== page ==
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Thu 10 Jan 13 #1 
kevg
The Grumpinator


Mongols !!!

Far from being murderous savages who raped and pillaged their way across Asia the Mongols were in fact merely sheep herders who followed their flocks, sometimes they bumped into other tribes, whereupon they apologised and moved round them.
Hands up anyone who thinks that is rubbish ??
Yup, you're right, they were murderous savages with no compunction whatsoever about boiling captives to death in huge vats that are kept for just that purpose. I love the Mongols. First came across them when I was about 12 and been reading stuff ever since.

As we all know Ghengis Khan (born as Temujin)unified the Mongol nation. Not bad for a lad whose father was murdered and his mother cast out of the tribe. Starving in the outback he killed his brother when he found the brother wasn't sharing food he had caught with the family. A good start to his career.
The son of a chietain of the Kiyad people he made alliances with other clans, originally the Keraits under Tigrhul Khan, gradually winning allies or defeating enemies until by the age of 40circa he was ready to take on the Chinese Tanguts Xia dynasty on his south western borders. Defeating them he turned his attention to the Jin dynasty of Manchuria. Over the course of the next 10 years the Mongol armies subjugated all Northern China and expanded in to Korea.
Now the attention turned to the west !!
The vast expanses of the Steppe mean that tribes who had huge empires then are not easily recognisable today. Suffice to say that pacified (slaughtered) in turn were the Kara Khitai, Khwareznian and Kipchak before reaching Europe as we know it. Hungary and Russia bordering the Kipchak empire. The more southerly Khwareznian conquerors went on to invade the Muslim lands, taking Baghdad and Dasmascus before being stopped by the Mamelukes (warrior slaves) of Egypt.
Beaten by the Bulgars (a great surprise) the Mongols turned upon the Rus of Kiev who were defeated in short order leaving the way clear to take the grasslands of Hungary. The battle of Buda-Pest went the way of the Mongols but with the defeat of Mongol forces to Polish knights Ghengis called his generals home to concentrate on China.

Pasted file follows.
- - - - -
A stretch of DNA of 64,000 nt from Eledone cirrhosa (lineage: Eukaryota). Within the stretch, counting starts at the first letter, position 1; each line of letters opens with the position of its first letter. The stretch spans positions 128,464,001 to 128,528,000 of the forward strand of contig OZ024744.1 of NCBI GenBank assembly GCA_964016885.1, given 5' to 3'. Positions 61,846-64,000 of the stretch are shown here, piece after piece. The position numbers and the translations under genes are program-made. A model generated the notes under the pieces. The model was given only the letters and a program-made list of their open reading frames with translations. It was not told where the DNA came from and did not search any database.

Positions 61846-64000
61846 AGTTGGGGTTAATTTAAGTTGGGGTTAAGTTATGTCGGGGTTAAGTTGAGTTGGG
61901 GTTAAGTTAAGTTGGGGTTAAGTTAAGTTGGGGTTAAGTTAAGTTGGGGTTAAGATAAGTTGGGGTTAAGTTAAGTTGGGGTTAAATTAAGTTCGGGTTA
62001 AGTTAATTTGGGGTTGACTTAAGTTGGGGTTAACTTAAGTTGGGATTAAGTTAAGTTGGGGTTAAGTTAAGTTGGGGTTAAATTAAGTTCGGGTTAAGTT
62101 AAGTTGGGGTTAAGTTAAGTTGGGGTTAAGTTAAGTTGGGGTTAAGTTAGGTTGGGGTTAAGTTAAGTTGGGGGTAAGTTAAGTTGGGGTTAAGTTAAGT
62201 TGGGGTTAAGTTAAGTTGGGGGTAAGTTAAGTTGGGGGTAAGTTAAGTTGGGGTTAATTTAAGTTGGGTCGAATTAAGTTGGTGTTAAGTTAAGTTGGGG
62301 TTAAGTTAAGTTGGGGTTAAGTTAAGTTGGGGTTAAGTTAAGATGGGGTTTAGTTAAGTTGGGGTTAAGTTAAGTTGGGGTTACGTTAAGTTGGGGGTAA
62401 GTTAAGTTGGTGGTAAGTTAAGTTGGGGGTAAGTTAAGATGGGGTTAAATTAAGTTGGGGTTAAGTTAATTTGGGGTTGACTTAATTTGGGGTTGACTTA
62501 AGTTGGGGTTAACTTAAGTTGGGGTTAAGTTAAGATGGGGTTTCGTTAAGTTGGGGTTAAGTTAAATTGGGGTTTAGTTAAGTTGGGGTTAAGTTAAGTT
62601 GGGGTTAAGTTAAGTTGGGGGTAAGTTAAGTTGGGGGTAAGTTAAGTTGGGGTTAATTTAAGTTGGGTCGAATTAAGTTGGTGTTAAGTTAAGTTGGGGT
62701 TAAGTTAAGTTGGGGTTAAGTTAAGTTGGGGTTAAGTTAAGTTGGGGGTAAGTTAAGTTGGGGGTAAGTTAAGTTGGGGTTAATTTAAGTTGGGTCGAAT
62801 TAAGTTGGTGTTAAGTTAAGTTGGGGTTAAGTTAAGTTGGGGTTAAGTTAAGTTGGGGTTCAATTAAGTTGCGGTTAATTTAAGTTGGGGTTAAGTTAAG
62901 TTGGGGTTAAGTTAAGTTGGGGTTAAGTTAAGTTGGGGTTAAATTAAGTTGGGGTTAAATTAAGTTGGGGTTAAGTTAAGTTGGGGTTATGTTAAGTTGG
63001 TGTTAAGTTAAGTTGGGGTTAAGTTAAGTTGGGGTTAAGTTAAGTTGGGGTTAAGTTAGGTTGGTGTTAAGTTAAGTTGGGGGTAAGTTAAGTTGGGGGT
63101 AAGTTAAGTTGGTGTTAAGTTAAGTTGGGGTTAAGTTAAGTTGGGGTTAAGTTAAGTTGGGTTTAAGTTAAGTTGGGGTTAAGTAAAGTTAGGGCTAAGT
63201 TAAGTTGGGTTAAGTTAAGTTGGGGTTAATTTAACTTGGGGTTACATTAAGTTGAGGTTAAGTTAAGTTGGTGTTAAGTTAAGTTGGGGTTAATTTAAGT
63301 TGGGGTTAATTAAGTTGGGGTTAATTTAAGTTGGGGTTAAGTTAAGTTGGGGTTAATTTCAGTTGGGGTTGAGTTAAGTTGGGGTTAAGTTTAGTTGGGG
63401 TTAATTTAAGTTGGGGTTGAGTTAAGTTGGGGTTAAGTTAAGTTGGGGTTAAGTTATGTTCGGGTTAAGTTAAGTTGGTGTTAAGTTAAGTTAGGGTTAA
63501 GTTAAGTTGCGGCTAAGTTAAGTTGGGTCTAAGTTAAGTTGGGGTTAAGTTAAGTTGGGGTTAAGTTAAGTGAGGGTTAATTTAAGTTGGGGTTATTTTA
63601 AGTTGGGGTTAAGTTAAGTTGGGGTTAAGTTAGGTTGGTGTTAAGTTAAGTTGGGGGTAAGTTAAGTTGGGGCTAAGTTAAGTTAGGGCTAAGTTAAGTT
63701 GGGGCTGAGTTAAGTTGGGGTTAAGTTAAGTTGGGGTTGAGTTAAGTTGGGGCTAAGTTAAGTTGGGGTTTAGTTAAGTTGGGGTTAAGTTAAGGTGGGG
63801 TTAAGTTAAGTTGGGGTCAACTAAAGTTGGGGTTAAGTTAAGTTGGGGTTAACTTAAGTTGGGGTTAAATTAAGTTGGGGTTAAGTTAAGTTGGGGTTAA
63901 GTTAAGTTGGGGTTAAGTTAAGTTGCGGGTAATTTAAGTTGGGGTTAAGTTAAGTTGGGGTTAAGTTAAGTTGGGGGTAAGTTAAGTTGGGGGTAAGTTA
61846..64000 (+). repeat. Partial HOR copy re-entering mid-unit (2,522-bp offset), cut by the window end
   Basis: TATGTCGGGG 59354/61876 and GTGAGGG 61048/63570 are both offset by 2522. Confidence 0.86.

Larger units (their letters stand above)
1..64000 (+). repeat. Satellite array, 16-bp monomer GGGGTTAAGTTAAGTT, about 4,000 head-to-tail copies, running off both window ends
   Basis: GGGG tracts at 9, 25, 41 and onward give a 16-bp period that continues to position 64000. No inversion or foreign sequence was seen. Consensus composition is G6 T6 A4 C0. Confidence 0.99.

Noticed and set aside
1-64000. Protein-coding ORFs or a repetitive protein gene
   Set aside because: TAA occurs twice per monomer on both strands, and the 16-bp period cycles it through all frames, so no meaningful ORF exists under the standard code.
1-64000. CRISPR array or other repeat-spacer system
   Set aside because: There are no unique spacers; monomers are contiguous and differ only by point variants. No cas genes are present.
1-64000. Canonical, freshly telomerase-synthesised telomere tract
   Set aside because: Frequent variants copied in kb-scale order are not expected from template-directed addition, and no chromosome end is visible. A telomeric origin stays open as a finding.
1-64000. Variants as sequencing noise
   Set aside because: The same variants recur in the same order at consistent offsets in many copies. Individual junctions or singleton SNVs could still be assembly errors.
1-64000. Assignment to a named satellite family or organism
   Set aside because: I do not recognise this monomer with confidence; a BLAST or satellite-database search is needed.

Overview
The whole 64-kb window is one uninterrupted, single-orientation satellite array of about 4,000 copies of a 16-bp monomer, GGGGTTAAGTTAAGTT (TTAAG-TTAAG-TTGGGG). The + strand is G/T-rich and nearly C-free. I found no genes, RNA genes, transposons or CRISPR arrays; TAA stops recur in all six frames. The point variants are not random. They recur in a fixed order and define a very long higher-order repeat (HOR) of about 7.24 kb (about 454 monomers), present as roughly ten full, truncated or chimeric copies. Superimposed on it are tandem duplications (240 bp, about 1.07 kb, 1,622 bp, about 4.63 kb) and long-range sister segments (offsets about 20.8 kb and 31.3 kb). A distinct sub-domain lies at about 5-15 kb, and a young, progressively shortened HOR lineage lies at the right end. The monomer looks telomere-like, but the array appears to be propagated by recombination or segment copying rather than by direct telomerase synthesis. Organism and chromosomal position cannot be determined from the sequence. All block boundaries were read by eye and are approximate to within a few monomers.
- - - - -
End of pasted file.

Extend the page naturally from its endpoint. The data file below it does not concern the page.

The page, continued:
There are suggestions that Ghengis died which led to the recall of the armies.
The southern Song dynasty of China had lived on borrowed time. 20 years after invading Manchuria the Mongols moved into southern China. Joined by rebellious Tanguts the Song were saved for a few years more when Ghengis died, possibly by castration by a Tangut princess as he tried to rape her. The Mongols returned home to choose a new leader.

As I said a short history. Much more detail available if anybody is interested, as is the continuing history of later Mongol Emporers. Discussions of the White Horde and Golden Horde also available. I may have some items out of sequence but I'm going from memory so feel free to correct me and I'll check it out.


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Thu 10 Jan 13 #2 
scmwns

Not far off on the herding life; had heard Gingo took an intense interest in the woolies shortly after reaching puberty.


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Fri 11 Jan 13 #3 
Ajax
Contributor

I love the Yuan dynasty. And I love that the Americans thought they could win Vietnam when the Mongols couldn't. Makes me laugh a little bit.


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Fri 11 Jan 13 #4 
sally906
Contributor

Oooh the Mongols were in Budapest. I wonder if there is any historical,evidence of them to be seen?